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Sensory Considerations When Teaching and Setting Up the Classroom
Children with autism often have difficulty organizing sensory input. Responses to sensory input can range from an overload sensory response (hypersensitive) to an underload sensory response (hyposensitive). These responses occur as a result of the child experiencing difficulty trying to interpret their environment. Because children with autism have difficulty processing sensory stimuli, hyposensitivity or hypersensitivity of sensory input can cause stress, anxiety, and confusion.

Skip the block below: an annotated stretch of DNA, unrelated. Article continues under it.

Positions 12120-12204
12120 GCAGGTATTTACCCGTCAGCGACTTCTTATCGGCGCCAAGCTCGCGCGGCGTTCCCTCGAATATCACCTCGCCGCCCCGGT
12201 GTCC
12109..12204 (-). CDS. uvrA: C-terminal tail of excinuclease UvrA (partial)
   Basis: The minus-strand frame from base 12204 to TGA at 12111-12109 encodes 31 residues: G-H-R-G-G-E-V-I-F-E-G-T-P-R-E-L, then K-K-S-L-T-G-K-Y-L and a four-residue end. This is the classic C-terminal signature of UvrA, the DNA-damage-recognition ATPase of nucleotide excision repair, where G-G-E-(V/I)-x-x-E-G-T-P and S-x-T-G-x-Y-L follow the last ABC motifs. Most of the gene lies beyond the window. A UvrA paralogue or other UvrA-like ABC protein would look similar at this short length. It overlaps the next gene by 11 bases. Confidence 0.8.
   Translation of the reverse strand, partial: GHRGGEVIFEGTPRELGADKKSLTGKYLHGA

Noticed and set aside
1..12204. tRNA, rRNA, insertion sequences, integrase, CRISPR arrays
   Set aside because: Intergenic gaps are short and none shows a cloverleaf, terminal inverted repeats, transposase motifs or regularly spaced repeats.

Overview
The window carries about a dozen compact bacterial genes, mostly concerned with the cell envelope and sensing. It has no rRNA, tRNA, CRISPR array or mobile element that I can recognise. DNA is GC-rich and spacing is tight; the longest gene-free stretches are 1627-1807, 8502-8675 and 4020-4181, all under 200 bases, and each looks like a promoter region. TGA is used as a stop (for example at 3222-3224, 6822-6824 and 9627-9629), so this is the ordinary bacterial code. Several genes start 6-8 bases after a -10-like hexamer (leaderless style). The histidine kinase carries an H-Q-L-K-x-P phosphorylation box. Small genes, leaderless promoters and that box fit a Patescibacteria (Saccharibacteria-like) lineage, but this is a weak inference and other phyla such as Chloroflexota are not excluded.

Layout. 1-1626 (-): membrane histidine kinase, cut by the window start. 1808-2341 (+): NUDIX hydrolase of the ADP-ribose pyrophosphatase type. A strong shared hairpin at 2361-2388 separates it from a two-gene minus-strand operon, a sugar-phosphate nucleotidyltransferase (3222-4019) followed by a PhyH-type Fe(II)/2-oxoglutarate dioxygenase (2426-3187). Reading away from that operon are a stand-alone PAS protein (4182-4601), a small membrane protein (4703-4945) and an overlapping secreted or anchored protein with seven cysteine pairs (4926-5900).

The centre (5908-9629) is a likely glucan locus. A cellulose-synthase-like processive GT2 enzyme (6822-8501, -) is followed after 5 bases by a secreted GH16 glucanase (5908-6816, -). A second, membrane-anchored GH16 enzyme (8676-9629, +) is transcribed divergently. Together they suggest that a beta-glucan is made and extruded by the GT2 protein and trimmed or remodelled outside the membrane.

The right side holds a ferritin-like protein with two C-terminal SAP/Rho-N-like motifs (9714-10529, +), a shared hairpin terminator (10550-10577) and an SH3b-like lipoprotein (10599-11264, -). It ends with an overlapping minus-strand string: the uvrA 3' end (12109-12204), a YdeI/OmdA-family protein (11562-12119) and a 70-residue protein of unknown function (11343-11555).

Types of sensory input to be aware of in the classroom- auditory, visual, tactile, smell, taste and movement
It is especially important to be aware of possible sensitivies in the classroom environment as difficulty organizing sensory input can markedly decrease a child’s ability to sustain focused attention.